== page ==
20.11.13

More on Rt Rev Gordon Mursell


I reprint parts of an article written by Adrian Jenkins  who describes Gordon Mursell as a God-improver. It gives us a little bit more information about the man who set the auditorium on fire, this morning. 

Gordon Mursell was only an innocent 16-year-old embarking on life’s great adventure when his father Philip, a London solicitor, died following a massive heart attack. Devastated by the loss of a kind man blessed with a strong character exuding vivacity and humour from every pore, he - in his own words - had reason to wonder ...

"I found it very difficult when he died," he said. "He just keeled over. He was only 47. That was a bit of a shock and it made me question a lot of things."
  
"It was that that gave me an idea that believing in God did not mean you had to be churchy. It just meant living a fuller life and being interested in making the world better. I realised there was more to having faith," Bishop Gordon said.

... his father ... did not have much time for church.

The seeds of Bishop Gordon’s initial religious indifference may have been sown in his early years when, aged eight, he was sent to Selwyn House at Broadstairs, a preparatory boarding school. The jarring emotional transition, regimentation, cold showers and male-only existence marked him for life.
"The experience gave me a deep feeling of sympathy with the outsider. I felt for the first time what it was like to be unhappy - and it stayed with me," he said. But happier times came between 1962 and 1966 at secondary school where he gained eight O-levels and failed two - German and religion. He went on to attain A-levels in history, Latin and ancient history and an open scholarship to Oxford. 

He gained a second in history after three years at Brasenose College before deciding to study for the priesthood.  "I was at Oxford at the time when Enoch Powell was making his speeches. I was not political but, when I listened to him and saw the effect it had on the Afro-Caribbean students, it sharpened me.

After training at Cuddesdon, he became a curate at Walton in Liverpool and threw himself into the life of the community, running two youth clubs and fighting housing cuts as chairman of the local community council. He then became a vicar in the Peckham district of London and studied for his Master of Divinity degree. Four years teaching pastoral studies and spirituality followed at Salisbury and Wells Theological College followed, a period in which he met his Scottish Catholic wife-to-be Anne whom he married at Salisbury Cathedral.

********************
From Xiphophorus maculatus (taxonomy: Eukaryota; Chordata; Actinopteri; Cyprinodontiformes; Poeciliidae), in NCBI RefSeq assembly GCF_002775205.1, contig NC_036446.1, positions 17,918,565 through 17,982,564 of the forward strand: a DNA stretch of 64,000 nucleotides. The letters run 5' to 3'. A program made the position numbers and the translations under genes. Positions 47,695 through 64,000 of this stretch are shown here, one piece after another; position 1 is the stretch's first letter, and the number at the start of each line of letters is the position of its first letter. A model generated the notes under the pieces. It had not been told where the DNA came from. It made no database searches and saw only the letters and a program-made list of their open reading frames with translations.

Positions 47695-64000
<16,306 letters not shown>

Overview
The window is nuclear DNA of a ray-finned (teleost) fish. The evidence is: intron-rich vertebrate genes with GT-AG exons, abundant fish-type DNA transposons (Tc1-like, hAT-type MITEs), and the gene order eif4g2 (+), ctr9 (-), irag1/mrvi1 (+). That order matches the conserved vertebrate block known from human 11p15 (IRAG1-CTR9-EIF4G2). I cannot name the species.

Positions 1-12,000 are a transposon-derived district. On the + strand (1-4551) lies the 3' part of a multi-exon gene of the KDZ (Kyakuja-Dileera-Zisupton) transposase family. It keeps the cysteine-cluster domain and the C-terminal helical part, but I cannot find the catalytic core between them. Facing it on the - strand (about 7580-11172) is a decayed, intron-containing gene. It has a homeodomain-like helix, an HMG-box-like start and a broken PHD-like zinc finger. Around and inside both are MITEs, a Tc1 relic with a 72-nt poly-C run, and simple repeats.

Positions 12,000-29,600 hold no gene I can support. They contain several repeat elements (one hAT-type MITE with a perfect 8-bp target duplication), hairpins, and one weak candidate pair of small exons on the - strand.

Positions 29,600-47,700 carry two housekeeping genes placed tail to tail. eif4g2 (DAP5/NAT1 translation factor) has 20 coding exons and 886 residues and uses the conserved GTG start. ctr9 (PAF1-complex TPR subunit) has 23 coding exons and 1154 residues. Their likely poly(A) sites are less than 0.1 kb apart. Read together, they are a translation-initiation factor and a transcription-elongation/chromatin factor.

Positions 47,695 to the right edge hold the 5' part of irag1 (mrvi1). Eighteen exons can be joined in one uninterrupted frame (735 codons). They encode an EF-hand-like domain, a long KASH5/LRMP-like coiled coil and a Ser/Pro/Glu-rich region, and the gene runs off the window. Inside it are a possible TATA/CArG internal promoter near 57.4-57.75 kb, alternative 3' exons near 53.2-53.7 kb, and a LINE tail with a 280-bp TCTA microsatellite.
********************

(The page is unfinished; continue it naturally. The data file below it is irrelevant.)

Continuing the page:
Salisbury gave him the time and space to contemplate the meaning of his theological learning and to consider individual spirituality. 

Stafford was Bishop Gordon’s next destination when, in 1991, he became team rector at the town’s Church of St Mary’s, an "enjoyable" position in which he played, not for the first time, key roles in the life of the community.

Eight years later, he was appointed Dean of Birmingham Cathedral, a "terrific" posting in the heart of the city which gave him responsibility for "a small building in a big town".

He became "very interested" in celebrating the contribution refugees and other outsiders bring to a big city and took on the chairmanship of Birmingham’s Refugee Week.

Lively, frank and engaging, the pint-sized preacher appears the antithesis of the stereotypical image of clerics as remote, stuffy, out-moded beings, more concerned with theological theorising than bringing faith alive and making it relevant. 
Speaking fluently but considering his words carefully, the giggle-ometer shoots off the scale as he supplements each theme with amusing codas about his mother, Birmingham City, Port Vale and ecclesiastical errors, peppering his comments with fruity phrases...

Bishop Gordon enjoys working and listening to people - "I’ve never met a boring person." He loathes tedious meetings and admits to being a less than skilled administrator, preferring instead to pursue his personal credo.

Describing himself as a biblical Catholic, he finds the Bible inspiring and, like evangelicals, is keen to spread its message of hope while, like Catholics, believes in the importance of belonging to something bigger than ourselves.

Bishop Gordon, recently made a Doctor of Divinity by the University of Birmingham, favours women bishops, but believes in working with those who oppose them; and on the thorny issue of homosexuality, is disgusted by discrimination but believes marriage is the preserve of men and women and that it is best for children if they are cared for by two life-long partners of the opposite sex.

"I want to help the church grow and to become a more effective agent for improving people’s lives and building good communities and families.
"It sounds boring, but that’s how we are going to overcome the evils we see around us. "My only personal ambition is to carry on learning. Every day there is something new," he said.

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